I would suspect that there are officers in the Minneapolis Police Department who abhor the treatment of Mr. Floyd and who disavow the illegal and immoral actions of the four officers who restrained him and who were, I believe, responsible for his death. Similarly, I would suspect that there are protesters who abhor the looting and burning of private property, desecration of churches and memorials, like the Lincoln Memorial, and the throwing of rocks and urine at police officers and emergency personnel across the nation, as well as the murder of innocents, like officer Dave Underwood in Oakland, California, who was, himself, African-American.

These are the actions of individuals, not of institutions. These are the actions of hateful, decayed individuals. They are, I believe, the actions of people who fail to see the importance of each human life and who, consequently, fail to afford each life its due respect.

I should note here that I do not discount the effect of mob mentality. A mob’s actions are something different. Mob action is not, by definition, institutional racism. While the term “mob” certainly has a pejorative connotation, individuals in large groups, motivated by a common cause, can positively or negatively pressure one another to do good or to do harm. I would suggest that it was Derek Chauvin and the other three officers who acted with a sort of mob mentality, possibly based on race (although none of us can know their motivations), violating their department’s restrictions on the use of force through pressure on the neck, thereby violating Mr. Floyd’s civil and human rights. In doing so, these four men also violated our social contract.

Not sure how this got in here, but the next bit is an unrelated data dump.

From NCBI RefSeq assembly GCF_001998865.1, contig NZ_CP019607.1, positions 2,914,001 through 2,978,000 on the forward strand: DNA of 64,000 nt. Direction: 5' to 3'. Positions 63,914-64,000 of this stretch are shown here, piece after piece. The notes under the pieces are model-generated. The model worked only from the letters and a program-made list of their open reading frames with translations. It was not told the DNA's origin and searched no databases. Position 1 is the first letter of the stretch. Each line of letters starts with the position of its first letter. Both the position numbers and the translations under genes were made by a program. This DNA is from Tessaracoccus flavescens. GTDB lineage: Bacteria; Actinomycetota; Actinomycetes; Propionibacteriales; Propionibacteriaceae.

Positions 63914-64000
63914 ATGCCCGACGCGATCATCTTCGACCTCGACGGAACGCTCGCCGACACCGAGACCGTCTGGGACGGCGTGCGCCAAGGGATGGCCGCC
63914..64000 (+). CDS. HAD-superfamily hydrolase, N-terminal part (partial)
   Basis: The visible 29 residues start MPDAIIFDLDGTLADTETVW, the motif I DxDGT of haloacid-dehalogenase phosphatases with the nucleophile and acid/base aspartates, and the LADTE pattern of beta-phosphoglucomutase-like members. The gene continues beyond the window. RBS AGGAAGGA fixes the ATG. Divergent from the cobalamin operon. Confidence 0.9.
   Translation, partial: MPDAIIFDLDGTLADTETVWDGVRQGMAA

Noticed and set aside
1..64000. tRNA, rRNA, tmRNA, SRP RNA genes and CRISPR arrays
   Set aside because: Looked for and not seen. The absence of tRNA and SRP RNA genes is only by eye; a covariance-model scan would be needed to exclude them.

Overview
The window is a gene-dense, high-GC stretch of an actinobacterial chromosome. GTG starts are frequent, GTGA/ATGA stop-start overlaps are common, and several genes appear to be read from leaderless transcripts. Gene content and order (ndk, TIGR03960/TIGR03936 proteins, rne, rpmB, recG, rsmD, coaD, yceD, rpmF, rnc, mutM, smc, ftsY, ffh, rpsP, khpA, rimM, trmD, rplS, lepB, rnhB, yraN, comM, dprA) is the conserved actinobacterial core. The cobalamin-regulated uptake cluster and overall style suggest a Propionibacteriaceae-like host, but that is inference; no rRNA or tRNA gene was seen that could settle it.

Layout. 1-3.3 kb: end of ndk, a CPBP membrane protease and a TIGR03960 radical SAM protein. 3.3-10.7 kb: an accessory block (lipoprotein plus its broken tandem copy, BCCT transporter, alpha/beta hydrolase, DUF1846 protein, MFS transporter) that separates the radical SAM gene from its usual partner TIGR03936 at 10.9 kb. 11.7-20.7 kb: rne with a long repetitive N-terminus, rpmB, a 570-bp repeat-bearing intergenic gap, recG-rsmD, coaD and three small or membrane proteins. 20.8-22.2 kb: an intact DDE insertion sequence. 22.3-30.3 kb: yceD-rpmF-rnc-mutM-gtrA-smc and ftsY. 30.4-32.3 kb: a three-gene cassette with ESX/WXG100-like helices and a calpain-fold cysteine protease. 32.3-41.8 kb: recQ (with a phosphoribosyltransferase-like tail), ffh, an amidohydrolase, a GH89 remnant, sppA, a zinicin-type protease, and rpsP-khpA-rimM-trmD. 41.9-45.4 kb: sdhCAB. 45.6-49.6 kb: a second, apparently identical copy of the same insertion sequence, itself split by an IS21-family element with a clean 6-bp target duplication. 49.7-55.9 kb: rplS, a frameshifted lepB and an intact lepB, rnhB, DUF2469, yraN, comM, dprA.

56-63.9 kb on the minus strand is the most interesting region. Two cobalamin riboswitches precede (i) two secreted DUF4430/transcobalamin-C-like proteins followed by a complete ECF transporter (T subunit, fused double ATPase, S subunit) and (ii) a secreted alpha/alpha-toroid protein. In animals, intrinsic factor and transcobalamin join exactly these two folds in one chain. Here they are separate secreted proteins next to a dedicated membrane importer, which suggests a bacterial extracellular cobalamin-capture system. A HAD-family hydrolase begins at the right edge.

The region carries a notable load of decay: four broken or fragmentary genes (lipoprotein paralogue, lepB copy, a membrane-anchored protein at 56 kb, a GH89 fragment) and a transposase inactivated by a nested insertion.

Granted, these four men, by virtue of their employment as police officers, functioned as representatives of the Minneapolis Police Department. However, it appears that they represented the department in a manner that violated the department’s very regulations. I say “appears,” because I am reacting to video footage and reports that are presently available. I recall that there have been some incidents that, after further reporting, were confirmed and some that were not. If they were indeed acting contrary to the department’s regulations and were applying a personal and disturbingly misguided racial belief system, their actions were anything but institutional. While the video footage seems incontrovertible, time will assuredly tell.

If, kind reader, I have persuaded you that racism in America today is generally an individual transgression and not an institutional one, we remain left with the same question. Why?